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Florida Law: Economic Vs. Non-Economic Damages
Sustaining a personal injury caused by someone else’s wrongdoing can be a traumatic and life-altering experience. Not only do you have to deal with physical pain and emotional distress, but you may also face financial burdens such as medical bills, lost wages, and property damage.
Fortunately, if you are in this kind of situation, you may be entitled to compensation for both economic and non-economic damages.
Our team of experienced personal injury lawyers at Mickey Keenan P.A. will explain what you need to know about seeking both economic and non-economic damages after an accident or incident that causes harm.
What Are Economic Damages?
Economic damages refer to the monetary losses incurred by an individual as a result of a personal injury caused by someone else’s negligence.
These losses can include:
- Medical bills such as hospitalization costs, doctor visits, medication expenses, and rehabilitation fees.
- Lost wages
- Property damage
- Childcare costs
- Other expenses directly related to the injury.
Personal injury lawyers play an instrumental role in helping their clients recover economic damages.
Your lawyer can help calculate these costs and present them during legal proceedings or when negotiating with insurance companies on behalf of their clients.
What Are Non-Economic Damages?
In essence, non-economic damages refer to any harm suffered by an individual that is not tied directly to a financial loss.
Examples of non-economic damages include:
- Emotional distress
- Pain and suffering
- Loss of enjoyment of life
- Disfigurement or scarring
- Loss of consortium (the impact that an injury has on one’s relationship with their spouse or partner)
These types of harm can be difficult to quantify in terms of monetary value but are still significant losses that should be compensated for in a personal injury case.
Is There a Limit on Damages I Can Claim?
In Florida, personal injury lawsuits can often result in significant settlements or verdicts. However, the amount of damages that a plaintiff can recover is limited by law.
- There is no cap on the amount of economic damages that a plaintiff can recover in the state of Florida.
- In Florida, non-economic damages are limited by statute. The current limit on non-economic damages in personal injury cases is $500,000 per claimant. However, this limit can be raised to $1 million if the case involves catastrophic injuries such as paralysis or permanent disability. Additionally, there is a cap of $1 million in wrongful death cases where there are no surviving children or spouses.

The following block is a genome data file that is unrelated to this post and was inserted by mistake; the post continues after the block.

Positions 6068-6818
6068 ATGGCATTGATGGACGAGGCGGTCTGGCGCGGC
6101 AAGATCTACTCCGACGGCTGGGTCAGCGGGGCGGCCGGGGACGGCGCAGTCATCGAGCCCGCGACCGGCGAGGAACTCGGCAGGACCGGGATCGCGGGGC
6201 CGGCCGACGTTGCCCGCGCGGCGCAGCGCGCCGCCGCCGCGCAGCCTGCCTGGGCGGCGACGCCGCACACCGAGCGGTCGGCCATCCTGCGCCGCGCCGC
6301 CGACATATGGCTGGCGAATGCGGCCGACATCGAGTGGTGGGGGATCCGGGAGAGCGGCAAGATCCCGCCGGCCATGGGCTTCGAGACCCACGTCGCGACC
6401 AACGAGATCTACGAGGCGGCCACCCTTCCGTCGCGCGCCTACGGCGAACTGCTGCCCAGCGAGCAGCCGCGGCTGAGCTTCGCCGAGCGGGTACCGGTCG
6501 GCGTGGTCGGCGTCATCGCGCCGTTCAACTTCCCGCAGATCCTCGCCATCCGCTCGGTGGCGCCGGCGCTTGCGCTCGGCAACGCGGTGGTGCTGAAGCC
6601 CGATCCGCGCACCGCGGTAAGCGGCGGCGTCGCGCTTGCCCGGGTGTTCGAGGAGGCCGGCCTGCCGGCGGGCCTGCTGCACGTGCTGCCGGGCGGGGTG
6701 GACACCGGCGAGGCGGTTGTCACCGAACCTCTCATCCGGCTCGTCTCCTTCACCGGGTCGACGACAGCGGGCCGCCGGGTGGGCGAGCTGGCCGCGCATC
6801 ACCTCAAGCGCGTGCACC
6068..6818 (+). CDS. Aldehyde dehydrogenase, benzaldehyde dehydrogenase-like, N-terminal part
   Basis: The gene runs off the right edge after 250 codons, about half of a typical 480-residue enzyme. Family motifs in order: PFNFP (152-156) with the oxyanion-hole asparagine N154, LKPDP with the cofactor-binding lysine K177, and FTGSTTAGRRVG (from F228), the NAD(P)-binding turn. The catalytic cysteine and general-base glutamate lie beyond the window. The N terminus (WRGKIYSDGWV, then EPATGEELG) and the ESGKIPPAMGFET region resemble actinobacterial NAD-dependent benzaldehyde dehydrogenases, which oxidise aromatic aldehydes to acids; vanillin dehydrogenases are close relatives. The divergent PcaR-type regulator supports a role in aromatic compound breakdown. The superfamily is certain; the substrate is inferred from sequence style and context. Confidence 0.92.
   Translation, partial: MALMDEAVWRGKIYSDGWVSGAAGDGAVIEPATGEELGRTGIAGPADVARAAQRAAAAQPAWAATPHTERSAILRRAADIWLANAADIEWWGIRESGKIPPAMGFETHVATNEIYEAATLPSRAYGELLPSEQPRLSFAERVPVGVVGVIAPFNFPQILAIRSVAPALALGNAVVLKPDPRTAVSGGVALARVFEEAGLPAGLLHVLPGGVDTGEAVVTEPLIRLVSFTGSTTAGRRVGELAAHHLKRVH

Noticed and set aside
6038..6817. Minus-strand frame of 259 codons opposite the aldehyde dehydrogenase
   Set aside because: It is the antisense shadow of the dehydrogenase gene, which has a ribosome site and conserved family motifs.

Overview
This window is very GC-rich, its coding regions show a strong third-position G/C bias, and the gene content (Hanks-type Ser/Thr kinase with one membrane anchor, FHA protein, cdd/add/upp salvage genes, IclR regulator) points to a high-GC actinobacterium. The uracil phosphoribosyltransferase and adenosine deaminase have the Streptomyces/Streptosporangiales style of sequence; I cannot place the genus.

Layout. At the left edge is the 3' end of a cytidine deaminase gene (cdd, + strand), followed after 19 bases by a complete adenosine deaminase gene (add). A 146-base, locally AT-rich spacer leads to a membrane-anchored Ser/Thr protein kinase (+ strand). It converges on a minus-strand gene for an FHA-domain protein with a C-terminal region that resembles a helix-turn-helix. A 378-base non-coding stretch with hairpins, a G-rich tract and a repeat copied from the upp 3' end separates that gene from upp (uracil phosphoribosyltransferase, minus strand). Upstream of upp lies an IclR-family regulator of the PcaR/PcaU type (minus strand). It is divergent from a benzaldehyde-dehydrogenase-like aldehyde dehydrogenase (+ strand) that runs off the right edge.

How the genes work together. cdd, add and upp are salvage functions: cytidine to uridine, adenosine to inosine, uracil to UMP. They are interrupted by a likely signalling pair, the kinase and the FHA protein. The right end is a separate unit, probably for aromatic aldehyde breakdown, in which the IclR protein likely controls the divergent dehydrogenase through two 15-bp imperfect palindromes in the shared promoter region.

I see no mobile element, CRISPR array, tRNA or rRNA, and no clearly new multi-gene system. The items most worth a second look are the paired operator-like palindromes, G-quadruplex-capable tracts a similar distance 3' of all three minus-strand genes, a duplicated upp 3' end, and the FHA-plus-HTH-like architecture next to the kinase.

How Does PIP Insurance Come into Play?
In Florida, Personal Injury Protection (PIP) insurance is mandatory for all drivers since it is a “no-fault” state. However, one problem with PIP insurance is that it only covers a portion of your economic damages following an accident.
PIP insurance provides coverage up to $10,000 for medical bills and lost wages related to a car accident.
This amount may not be sufficient to fully cover all expenses related to serious injuries sustained in an accident or long-term effects on an individual’s earning capacity.
However, even in Florida’s “no-fault” system, you can file a claim for economic and non-economic damages against the at-fault driver’s insurance coverage with the help of an attorney.
Calculating Non-Economic Damages
Calculating non-economic damages can be a daunting task for both plaintiffs and lawyers alike. There is no set formula for determining a fair amount of compensation for these losses.
Generally, a jury will consider the following factors:
- How serious the loss was. For instance, a person who experiences frequent nightmares or PTSD following a car accident may be eligible for a sizable recovery.
- The condition’s duration in time. Some health issues persist for many years or even decades.
- The overall impact of the loss on a person’s way of life. How does the loss impact their regular activities, such as work and school, their connection with their spouse, and so on?
There are two basic ways to assign a specific monetary value to your loss once the severity has been determined:
- The multiplier method involves multiplying your total economic damages by your non-economic damages. Typically, this multiplier falls between 1.5 and 3.
- The per-diem method involves dividing the number of days the ailment lasts by a daily dollar sum.
While it is ultimately up to a judge or jury to decide which method to use, having a skilled personal injury attorney on your side can greatly increase your chances of receiving fair compensation.
Your Fight is Our Fight
Our personal injury lawyers are aware of the negative effects an accident can have on your physical health, mental health, and financial situation. That’s why we are dedicated to fighting for your rights and securing the compensation you deserve. We have a deep understanding of personal injury law and will work tirelessly to ensure that you receive both economic and non-economic damages.
With our experienced team on your side, you can focus on healing while we handle the legal process. Don’t wait to get the justice you’re entitled to—contact us today to schedule a consultation.